One of the coolest blogs around is Iceberg Ink (Hah, see what I did there?! Sorry, I’m easily amused.) Run by two Canadian gentlemen, Chris and Scott, it’s an eclectic blog which covers all kinds of speculative matter, ranging from books, to TV series, to film, comics and anime. In addition, they also run a podcast called The Giggle Loop. Iceberg Ink has been around for just about as long as A Fantastical Librarian, so as year mates I thought it was high time I asked Chris and Scott for a Blogger Query. Read on for the results!
Who are Chris and Scott?
Scott: Scott is a 30-something Canadian SFF geek, with various fandom affiliations, and an unhealthy obsession with both Doctor Who and Dowton Abbey.
Chris: I’m a charming rogue, with rakish good looks and a carefree demeanour. And I strongly suggest you don’t believe Scott if he tells you anything different.
Actually, what I really am is a media addict. Book, films, television, music, comics, newspapers, magazines, websites, blogs, Twitter, Facebook; I’m in a perpetual state of consumption and stimulation. An addict in every sense of the word. I just get a buzz from the constant stimulation of new stories and ideas. Creativity gets me high.
What got you into blogging?
Scott: I really think it came about from Chris and myself getting together at pubs for drinks and gabbing to each other verbal reviews of things we loved (books or otherwise) and deciding that we both couldn’t shut up so why not start a blog to write all this stuff down. The hope being to inform the masses of what we liked and didn’t like and perhaps help them discover new and exciting things.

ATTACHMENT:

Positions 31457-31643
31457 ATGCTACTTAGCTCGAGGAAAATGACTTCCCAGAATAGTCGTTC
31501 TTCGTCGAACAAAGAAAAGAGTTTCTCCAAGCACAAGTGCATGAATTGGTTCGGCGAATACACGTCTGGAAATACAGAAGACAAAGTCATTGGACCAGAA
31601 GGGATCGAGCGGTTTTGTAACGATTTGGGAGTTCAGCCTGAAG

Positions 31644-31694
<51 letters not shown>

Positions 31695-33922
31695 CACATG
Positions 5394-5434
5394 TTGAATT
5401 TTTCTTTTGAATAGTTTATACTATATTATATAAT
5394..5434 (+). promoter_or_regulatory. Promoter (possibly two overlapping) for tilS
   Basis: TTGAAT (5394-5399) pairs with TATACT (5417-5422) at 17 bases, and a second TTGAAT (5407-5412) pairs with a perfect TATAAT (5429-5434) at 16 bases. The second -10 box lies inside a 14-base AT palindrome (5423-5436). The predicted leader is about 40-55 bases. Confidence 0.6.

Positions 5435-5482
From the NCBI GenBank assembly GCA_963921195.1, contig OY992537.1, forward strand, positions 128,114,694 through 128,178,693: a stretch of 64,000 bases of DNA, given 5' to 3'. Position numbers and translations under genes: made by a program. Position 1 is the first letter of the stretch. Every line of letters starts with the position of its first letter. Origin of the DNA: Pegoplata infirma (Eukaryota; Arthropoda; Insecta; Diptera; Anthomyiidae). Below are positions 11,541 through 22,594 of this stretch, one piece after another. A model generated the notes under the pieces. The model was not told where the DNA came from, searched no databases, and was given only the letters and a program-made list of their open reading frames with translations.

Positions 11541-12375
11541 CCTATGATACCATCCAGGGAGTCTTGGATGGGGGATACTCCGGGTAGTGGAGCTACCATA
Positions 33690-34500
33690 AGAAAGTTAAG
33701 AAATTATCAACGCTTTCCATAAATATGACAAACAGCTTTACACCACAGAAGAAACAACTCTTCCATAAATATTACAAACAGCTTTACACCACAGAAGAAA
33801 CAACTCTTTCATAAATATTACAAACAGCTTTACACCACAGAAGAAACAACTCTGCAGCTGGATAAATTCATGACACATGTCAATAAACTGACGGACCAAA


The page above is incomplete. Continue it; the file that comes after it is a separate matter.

Chris: I’ve known Scott for over a dozen years now. From time to time we’d bump into each other, thanks to a mutual friend. We ended up as roommates, which was a total mistake. That much concentrated nerdliness should not be kept in one place. We had opinions. A lot of them. [Ed. Note: You had opinions?! ;-)] We’d get together and bend our arms for a couple hours and just talk about the random pop culture nonsense that wormed its way into our heads. I can’t speak for Scott but there weren’t many people around who shared my particular POV on this stuff. A blog just seemed like the natural forum to spout off about the things that interested me and maybe connect with other like-minded individuals.
Why Iceberg Ink?
Scott: Oh man, we went over this for a while. We had a myriad of name choices. Some were cool, some were just okay and some were downright awful. Chris might have the list somewhere, but I’m tempted to believe we discussed it over text so it’s probably long gone. At any rate, we wanted to use ink because of the book reviews, but wanted it to also kind of cover all the other stuff we thought was “cool” as well hence, iceberg.